JAT: Milk Fed includes many scenes of graphically descriptive sex. How is it to write (and share) this type of material with audiences?

MB: The writing of it is great fun. I write sex that turns me on. The editing is like all editing: anything from arduous to hypnotic to frustrating to satisfying depending on where I am with the manuscript. The sharing is another story. I try not to think about the sharing in the first iteration. I think about it more in the editing, in terms of legibility and rhythm. The experience. It’s only when someone who doesn’t know certain sides of me—like a former boss or my aunt tells me they’ve read it—that I feel the shame. The shame is real. But mostly, I try to pretend to myself that no one like that is going to see it.

 

JAT: Moles, freckles, and birthmarks dot the book’s landscape. Why did you choose this particular bodily trait as a focal point? 

MB: Moles can be sexy or beautiful or ugly or shameful depending on who is perceiving them. On my body, I found them shameful in my adolescence. On others, depending on their positioning, I have found them to be a locus of longing; a focal point for desire, like a nipple or a clit. So there’s this dichotomy of finding something desirable on another person that you don’t permit yourself. Rachel is very that. So it made sense that they would be part of her constellation of desire for Miriam.

 

JAT: You narrated the audio version of Milk Fed. What was that experience like, fully embodying (out loud) the characters and plot you created? 

MB: My work is filthy and I always feel like I’m going to get in trouble for reading it out loud to the unsuspecting audio engineer. This was my fourth time recording my books, but there’s always a few uncomfortable moments where I feel like, damn this is really intimate. Or like I apologize for saying “clit” for the ninth time on a Monday morning. Mostly, I’m focused on not letting my nicotine gum, which I have parked between my gums and my cheek, crackle in my mouth, so that I get to keep it in. All four of my audiobooks are sponsored by consistent chain-consumption of nicotine gum, as is the rest of my life.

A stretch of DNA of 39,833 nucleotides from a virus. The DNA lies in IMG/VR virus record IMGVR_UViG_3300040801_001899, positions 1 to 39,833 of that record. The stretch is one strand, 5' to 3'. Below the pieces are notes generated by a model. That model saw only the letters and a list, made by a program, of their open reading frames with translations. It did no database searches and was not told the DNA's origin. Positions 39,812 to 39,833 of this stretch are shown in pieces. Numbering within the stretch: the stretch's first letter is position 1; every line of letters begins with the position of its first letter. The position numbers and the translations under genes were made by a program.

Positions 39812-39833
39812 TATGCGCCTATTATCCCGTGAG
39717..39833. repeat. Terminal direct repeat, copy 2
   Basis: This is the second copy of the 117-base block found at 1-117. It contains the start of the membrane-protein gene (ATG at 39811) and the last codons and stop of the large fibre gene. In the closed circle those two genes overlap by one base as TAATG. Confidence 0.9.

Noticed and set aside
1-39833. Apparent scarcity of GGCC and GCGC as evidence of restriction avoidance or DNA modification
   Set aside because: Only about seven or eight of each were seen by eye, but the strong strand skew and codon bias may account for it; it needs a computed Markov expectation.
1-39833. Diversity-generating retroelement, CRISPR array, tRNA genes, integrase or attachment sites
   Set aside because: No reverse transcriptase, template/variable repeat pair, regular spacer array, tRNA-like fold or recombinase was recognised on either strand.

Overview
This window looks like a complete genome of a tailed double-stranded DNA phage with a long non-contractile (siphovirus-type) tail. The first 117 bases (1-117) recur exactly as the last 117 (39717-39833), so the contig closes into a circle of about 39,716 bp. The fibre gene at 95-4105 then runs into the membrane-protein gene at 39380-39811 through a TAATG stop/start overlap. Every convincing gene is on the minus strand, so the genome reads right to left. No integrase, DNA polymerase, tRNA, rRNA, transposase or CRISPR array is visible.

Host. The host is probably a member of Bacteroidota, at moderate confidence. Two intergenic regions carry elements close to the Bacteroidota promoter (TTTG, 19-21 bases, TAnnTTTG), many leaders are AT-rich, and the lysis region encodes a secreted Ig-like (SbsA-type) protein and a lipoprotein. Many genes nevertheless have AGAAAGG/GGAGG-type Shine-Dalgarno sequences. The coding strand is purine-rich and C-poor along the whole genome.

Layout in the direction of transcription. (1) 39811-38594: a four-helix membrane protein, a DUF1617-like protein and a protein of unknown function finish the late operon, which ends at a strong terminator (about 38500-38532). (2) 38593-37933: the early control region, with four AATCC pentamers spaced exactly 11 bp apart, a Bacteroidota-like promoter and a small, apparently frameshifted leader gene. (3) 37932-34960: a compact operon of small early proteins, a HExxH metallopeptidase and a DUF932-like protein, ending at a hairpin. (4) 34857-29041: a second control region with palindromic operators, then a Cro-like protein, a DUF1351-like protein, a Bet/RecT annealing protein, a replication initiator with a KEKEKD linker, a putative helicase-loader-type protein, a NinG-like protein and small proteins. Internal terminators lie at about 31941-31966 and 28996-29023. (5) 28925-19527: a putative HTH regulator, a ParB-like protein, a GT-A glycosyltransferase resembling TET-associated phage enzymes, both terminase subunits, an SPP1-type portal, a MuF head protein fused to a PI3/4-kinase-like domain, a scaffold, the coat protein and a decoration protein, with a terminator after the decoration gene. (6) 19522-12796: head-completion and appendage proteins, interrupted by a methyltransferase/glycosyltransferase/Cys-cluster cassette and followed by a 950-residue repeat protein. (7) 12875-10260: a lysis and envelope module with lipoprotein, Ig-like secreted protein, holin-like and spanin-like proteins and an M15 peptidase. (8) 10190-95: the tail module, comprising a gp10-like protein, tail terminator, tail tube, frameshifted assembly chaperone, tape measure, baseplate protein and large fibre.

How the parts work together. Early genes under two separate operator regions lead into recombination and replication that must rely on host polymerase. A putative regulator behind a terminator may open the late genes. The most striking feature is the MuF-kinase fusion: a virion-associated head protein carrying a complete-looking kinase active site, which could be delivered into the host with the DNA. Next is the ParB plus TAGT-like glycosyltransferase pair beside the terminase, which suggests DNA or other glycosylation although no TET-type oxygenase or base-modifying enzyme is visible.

JAT: While reading, I kept thinking of ways in which Milk Fed would interact with other works about body image. Sarah Gerard’s Binary Star and Roxane Gay’s Hunger immediately come to mind, as well as the plays The Shape of Things and Fat Pig by Neil LaBute. What were some of your inspirational or conspiratorial works as you wrote this novel?

MB: All my old Jewish faves primed me to tell the tale. The Puttermesser Papers by Cynthia Ozick, in which there is also a contemporary golem. Goodbye, Columbus, Sabbath’s Theater, and Portnoy’s Complaint, by Philip Roth, where the line between sex and a tuna salad sandwich dissipates. Pretty much everything by Isaac Bashevis Singer, but especially Enemies: a Love Story, Shosha, and The Magician of Lublin.

 


MELISSA BRODER is the author of the novel The Pisces, the essay collection So Sad Today, and four poetry collections, including Last Sext. She has written for The New York Times, Elle.com, Vice, Vogue Italia, and New York magazine’s The Cut. Her poems have appeared in Poetry, the Iowa ReviewTin House, and Guernica, and she is the winner of a Pushcart Prize for poetry. She lives in Los Angeles.


J. A. TYLER is the author of The Zoo, a Going (Dzanc Books) and his fiction has appeared in Fairy Tale Review, Black Warrior Review, Fourteen Hills, Denver Quarterly, and others. Follow him at jasonalantyler.com or on Twitter @J_A_Tyler.